RISK, FOR ME, IS A CHOICE between a known and an unknown. The greatest risk I’ve ever taken was when I ran away from the marriage that my father had arranged for me. Here’s what I knew: that my father would be angry,that I would bring shame and dishonor to my Somali family. I understood the consequences of being disowned. Not only would I be reprimanded, but I would be emotionally blackmailed by my immediate and extended families. I understood that I risked beatings and even death for asserting my independence. I also understood the enormous amount of pain I would cause my father, and the anguish of my mother, who would feel that she had failed in raising me.
Then there were the unknowns: How would I survive? How would I find money, shelter, food? And, most important, who would replace my family? On the 24th of July, 1992, I had no plans and no idea where I would be five years or 10 years in the future. I was terrified. Terrified of being recaptured and punished by my family, but also terrified of God’s punishment. I grew up believing that if you provoked your parents’ anger and brought them to the brink of despair, you would be dearly punished in the afterlife. You would be burned and broiled in eternal hellfire. According to my faith, life on earth was a temporary state; you had to endure the hardships that occur in this life in order to make it to paradise. The more you sacrificed, the better, because you earned a higher place in paradise. By escaping to Holland and applying for citizenship there, not only was I cutting ties with my family; I was cutting my ties with God.
But there was something else I knew: that I didn’t want to end up like my mother and every other woman I had seen in a state of complete powerlessness—abused, abandoned, with children they didn’t plan to have and didn’t know how to raise. What beckoned me was the opportunity to say no. No to a man I did not want to marry. No to a life I didn’t want. No to a concept of a marriage that permitted rape. I understood that I had to live with the consequences of my choice, but at least it was my choice. If I failed on my own, it would be my fault. If I succeeded, it would be my victory, and I would have earned it.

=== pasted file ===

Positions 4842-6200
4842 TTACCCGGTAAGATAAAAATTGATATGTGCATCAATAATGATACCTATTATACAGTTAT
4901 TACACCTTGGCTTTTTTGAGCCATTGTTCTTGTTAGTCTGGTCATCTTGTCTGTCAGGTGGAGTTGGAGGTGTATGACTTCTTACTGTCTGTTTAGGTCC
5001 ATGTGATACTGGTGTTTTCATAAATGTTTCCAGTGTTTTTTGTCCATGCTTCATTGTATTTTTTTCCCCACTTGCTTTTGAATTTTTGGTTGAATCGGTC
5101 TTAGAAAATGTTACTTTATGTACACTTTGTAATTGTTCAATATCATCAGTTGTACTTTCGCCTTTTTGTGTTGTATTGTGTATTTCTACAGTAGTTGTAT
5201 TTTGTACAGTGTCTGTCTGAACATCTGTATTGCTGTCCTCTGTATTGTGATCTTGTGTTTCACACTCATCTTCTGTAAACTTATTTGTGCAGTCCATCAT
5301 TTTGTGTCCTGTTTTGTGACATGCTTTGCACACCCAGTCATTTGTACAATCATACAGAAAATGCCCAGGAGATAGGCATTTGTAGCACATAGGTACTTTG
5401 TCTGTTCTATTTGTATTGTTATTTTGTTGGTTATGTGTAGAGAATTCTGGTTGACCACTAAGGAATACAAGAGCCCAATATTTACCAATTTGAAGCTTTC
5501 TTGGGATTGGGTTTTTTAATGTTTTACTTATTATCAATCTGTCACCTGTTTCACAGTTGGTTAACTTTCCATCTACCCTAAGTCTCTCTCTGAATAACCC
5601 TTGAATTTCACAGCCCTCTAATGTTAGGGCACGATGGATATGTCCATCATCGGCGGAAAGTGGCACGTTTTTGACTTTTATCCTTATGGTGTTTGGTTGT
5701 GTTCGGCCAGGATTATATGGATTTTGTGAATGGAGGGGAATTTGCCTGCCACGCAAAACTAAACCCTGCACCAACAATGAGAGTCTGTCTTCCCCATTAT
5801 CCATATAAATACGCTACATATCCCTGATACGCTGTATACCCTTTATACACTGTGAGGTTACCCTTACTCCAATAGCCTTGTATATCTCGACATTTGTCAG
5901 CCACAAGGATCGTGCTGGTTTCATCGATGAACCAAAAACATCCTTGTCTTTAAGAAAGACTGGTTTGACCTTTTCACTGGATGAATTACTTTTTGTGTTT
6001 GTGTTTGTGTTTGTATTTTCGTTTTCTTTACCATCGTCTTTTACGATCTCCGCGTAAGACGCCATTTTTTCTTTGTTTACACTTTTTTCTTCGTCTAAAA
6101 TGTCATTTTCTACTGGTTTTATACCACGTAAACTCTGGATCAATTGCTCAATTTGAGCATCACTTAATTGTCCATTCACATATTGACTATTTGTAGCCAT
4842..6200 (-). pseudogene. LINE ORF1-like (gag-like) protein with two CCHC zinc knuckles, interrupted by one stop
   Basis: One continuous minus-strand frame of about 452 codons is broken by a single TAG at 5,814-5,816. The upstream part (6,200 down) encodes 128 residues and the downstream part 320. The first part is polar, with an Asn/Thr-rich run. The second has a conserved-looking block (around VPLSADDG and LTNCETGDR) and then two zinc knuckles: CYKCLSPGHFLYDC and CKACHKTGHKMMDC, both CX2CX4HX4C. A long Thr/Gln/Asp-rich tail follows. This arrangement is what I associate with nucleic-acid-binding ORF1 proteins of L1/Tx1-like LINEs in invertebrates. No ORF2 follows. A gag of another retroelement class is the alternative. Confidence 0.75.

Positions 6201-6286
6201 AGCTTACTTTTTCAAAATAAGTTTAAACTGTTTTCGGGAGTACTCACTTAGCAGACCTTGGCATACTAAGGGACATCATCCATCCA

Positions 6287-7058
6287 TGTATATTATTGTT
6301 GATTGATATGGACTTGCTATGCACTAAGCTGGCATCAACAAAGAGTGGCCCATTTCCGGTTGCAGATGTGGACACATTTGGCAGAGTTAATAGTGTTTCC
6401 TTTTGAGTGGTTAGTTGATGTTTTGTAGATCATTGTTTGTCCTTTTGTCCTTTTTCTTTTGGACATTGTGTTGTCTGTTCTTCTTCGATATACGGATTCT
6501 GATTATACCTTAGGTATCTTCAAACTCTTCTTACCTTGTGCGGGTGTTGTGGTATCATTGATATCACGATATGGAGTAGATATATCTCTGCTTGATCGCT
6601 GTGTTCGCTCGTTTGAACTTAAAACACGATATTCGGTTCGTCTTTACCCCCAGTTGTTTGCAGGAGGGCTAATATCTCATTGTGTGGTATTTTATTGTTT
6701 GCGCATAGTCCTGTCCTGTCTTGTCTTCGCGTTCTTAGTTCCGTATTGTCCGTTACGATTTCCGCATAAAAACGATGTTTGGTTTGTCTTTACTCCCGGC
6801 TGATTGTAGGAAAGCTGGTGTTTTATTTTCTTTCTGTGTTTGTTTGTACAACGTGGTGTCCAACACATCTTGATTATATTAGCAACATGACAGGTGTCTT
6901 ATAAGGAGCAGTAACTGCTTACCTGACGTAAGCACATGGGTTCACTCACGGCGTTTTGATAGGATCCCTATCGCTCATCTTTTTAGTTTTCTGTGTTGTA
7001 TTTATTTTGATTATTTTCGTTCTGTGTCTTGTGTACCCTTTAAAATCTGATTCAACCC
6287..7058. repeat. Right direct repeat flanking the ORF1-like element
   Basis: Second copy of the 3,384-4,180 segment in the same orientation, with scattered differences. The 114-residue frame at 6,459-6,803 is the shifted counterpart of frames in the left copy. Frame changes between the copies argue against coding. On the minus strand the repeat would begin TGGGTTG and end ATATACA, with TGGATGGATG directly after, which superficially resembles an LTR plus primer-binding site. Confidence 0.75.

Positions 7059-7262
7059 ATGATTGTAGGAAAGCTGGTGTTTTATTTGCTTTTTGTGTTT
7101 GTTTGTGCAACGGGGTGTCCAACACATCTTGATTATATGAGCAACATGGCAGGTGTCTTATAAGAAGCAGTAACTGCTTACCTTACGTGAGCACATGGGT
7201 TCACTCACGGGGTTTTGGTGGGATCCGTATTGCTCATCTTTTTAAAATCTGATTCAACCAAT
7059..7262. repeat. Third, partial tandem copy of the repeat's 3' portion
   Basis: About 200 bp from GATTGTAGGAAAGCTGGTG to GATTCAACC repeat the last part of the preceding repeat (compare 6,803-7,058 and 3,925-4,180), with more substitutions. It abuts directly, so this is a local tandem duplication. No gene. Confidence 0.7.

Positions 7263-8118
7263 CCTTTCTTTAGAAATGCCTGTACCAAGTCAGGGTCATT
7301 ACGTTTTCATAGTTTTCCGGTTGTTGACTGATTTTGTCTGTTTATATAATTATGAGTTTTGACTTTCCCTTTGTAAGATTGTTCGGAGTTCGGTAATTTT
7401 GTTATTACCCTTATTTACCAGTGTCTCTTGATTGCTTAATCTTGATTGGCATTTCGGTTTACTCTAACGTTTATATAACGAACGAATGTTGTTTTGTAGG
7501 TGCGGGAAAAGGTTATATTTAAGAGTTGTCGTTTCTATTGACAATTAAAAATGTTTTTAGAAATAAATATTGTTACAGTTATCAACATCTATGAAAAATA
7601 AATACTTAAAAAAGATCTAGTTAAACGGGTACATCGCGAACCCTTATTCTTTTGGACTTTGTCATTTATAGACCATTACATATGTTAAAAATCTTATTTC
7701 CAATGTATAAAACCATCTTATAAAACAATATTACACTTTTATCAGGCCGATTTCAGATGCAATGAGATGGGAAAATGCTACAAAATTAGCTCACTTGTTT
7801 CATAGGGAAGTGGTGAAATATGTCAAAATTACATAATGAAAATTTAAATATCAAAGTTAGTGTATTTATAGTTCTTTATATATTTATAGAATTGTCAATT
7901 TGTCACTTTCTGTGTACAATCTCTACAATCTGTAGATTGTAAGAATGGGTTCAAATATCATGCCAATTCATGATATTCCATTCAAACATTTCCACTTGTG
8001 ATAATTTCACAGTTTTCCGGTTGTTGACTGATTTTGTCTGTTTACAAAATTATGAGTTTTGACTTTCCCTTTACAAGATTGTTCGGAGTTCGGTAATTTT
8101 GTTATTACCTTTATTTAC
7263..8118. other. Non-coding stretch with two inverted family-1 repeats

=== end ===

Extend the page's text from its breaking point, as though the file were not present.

And I did earn it. I became a Dutch citizen, a political activist, a member of Parliament. I wrote the screenplay for Submission,a film about the lives of Muslim women. But in 2004 the director, Theo van Gogh, was brutally murdered by an Islamist militant, and the note pinned to his body said I would be next. A terrorism expert told me that before I could be safe, I would have to outlive a generation of those who wanted me dead.
The sense that I am in danger never leaves me. I have moments of deep fear, deep anger, but also deep relief when I compare myself with those who don’t have the protections I have. History has provided us with an immune system—people like Galileo and Giordano Bruno, who have fought entrenched ideas and their enforcers—and I know that once a thought is out of your mind, it’s out there. No organized religious force, no hate group can push it back in.
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